Grady Chambers is the author of North American Stadiums (Milkweed Editions), selected by Henri Cole as the winner of the inaugural Max Ritvo Poetry Prize. His poems have appeared in or are forthcoming from the The Paris Review, Ploughshares, American Poetry Review, Kenyon Review Online, Prairie Schooner, and elsewhere. Grady was a Wallace Stegner Fellow in Creative Writing, and he lives in Philadelphia.
How important is music to your poetry?
I'm reading "music" here to mean the music of the poem itself. Thought about that way, my attention to the music of my poems--the rhythm and sounds of the lines and words--is far less than it used to be. When I was in graduate school--six, seven years ago now--I was spending a lot of time with the poems of Gerard Manley Hopkins, and the incredible music of his poems led me to give a great deal of attention to the music of my own. When I would finish a draft of a piece, I would record myself reading it aloud. I would then play the recording back to myself. I felt l could tell where it needed work based on when I sensed it lost its rhythm / momentum.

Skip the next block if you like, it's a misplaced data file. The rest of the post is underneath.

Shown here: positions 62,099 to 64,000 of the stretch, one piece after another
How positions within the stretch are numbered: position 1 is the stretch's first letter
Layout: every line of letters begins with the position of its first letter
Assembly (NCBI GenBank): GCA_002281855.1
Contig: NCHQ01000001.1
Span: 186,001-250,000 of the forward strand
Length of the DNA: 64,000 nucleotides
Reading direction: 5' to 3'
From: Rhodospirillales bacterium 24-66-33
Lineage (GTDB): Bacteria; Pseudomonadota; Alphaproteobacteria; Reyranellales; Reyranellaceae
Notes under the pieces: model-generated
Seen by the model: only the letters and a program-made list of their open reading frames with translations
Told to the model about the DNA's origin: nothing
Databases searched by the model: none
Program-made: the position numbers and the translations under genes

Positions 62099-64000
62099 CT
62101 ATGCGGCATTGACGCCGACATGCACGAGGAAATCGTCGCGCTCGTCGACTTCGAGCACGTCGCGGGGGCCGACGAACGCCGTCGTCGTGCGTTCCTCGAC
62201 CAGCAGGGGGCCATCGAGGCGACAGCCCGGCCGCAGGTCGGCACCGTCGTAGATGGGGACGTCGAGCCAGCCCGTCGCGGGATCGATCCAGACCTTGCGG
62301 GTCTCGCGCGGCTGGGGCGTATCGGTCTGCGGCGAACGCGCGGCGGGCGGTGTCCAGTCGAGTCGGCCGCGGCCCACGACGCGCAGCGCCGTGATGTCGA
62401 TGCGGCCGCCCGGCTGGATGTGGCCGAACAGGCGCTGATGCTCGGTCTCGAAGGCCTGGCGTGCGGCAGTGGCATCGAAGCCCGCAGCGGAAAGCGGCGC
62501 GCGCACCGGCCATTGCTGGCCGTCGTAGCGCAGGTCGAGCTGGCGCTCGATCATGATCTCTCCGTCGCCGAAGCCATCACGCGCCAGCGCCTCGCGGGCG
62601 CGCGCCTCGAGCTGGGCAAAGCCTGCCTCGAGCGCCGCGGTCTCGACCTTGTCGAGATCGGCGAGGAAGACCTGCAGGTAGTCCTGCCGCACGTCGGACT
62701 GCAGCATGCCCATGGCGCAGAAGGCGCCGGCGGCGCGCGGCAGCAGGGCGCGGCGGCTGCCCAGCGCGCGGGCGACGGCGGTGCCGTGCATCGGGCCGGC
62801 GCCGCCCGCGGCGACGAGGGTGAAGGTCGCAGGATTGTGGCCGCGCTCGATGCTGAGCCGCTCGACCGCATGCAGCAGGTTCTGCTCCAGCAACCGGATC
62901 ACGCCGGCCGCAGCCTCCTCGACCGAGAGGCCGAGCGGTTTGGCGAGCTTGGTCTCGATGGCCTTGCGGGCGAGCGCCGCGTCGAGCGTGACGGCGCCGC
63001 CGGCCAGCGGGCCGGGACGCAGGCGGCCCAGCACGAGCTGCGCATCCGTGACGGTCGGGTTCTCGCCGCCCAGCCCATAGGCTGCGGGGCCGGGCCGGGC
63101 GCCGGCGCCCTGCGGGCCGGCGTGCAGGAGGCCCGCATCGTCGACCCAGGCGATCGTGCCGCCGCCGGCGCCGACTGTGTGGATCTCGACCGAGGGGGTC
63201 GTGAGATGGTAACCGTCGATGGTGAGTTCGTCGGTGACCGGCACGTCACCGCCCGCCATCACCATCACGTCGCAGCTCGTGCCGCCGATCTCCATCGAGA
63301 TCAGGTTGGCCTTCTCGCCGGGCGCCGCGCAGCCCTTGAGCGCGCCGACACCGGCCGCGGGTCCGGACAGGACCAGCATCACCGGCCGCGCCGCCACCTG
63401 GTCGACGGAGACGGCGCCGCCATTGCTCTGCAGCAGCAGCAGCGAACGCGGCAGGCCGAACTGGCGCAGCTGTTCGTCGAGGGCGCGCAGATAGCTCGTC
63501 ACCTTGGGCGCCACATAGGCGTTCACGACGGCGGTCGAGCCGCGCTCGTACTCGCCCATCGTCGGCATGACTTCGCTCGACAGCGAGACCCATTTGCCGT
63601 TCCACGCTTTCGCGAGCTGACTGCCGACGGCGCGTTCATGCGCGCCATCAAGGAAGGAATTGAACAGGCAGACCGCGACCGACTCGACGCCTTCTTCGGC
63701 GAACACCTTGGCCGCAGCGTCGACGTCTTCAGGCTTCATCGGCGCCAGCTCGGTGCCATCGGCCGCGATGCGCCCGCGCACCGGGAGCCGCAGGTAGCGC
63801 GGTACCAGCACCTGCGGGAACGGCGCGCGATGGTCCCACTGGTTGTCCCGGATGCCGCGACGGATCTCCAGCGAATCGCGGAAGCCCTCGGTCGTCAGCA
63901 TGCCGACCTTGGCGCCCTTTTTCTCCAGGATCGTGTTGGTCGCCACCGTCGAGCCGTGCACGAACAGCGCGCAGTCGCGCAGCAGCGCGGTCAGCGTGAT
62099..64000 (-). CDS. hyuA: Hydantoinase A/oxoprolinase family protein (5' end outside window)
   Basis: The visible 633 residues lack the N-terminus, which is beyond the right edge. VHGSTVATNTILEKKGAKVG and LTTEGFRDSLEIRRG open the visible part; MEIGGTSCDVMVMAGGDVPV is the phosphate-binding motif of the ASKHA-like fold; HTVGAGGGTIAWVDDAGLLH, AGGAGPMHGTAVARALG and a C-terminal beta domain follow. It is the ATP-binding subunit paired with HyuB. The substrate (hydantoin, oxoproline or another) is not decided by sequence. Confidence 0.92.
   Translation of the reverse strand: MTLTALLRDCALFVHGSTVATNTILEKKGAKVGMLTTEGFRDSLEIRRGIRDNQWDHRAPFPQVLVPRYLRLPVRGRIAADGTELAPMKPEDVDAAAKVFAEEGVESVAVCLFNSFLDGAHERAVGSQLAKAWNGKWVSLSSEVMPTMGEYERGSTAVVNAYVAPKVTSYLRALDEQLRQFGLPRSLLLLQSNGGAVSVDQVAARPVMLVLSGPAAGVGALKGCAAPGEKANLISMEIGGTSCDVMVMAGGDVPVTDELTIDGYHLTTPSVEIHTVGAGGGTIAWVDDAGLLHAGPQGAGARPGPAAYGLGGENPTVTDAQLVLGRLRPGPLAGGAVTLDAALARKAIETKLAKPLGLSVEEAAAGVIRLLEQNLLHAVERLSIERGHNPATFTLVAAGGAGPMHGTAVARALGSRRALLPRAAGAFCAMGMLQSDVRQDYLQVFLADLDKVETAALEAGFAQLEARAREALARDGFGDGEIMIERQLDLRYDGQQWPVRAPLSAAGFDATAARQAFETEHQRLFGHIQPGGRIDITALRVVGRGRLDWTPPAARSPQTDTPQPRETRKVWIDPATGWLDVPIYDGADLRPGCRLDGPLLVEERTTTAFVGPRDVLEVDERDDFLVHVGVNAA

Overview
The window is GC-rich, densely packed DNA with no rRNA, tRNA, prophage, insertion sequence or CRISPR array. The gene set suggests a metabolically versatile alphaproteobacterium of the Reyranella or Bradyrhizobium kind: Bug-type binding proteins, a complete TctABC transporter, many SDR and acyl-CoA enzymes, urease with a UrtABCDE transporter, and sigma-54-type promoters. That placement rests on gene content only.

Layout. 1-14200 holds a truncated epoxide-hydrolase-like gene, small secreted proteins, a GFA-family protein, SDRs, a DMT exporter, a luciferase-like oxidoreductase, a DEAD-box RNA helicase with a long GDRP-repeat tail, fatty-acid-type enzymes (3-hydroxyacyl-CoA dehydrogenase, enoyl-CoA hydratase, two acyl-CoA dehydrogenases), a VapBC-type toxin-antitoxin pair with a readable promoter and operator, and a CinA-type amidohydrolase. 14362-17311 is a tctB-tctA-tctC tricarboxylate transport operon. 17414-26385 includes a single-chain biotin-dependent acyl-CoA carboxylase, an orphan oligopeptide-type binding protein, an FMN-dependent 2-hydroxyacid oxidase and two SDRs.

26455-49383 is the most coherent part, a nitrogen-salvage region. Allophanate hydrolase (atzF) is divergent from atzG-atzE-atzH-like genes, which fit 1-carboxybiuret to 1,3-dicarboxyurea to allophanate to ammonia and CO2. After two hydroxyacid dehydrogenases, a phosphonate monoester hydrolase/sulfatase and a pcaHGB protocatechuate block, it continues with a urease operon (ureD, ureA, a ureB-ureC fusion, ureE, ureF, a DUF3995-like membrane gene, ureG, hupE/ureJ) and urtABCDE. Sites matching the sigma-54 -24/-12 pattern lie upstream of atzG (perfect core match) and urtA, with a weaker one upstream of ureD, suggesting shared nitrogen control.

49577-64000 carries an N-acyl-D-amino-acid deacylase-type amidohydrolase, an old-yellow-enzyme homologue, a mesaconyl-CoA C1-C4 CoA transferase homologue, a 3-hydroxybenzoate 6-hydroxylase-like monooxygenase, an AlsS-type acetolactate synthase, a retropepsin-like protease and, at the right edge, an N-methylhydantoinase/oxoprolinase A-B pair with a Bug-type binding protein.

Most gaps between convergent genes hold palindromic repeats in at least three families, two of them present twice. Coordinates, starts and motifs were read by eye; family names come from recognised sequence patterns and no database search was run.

Over time, I've done that less and less. I think at some point I sensed that my desire for the words and rhythm to sound a certain way got in the way of the poem expressing what I wanted it to. I still sometimes record myself reading new drafts and play them back to myself, but now I think I'm listening more for pacing than I am for the internal music or rhythm of a line.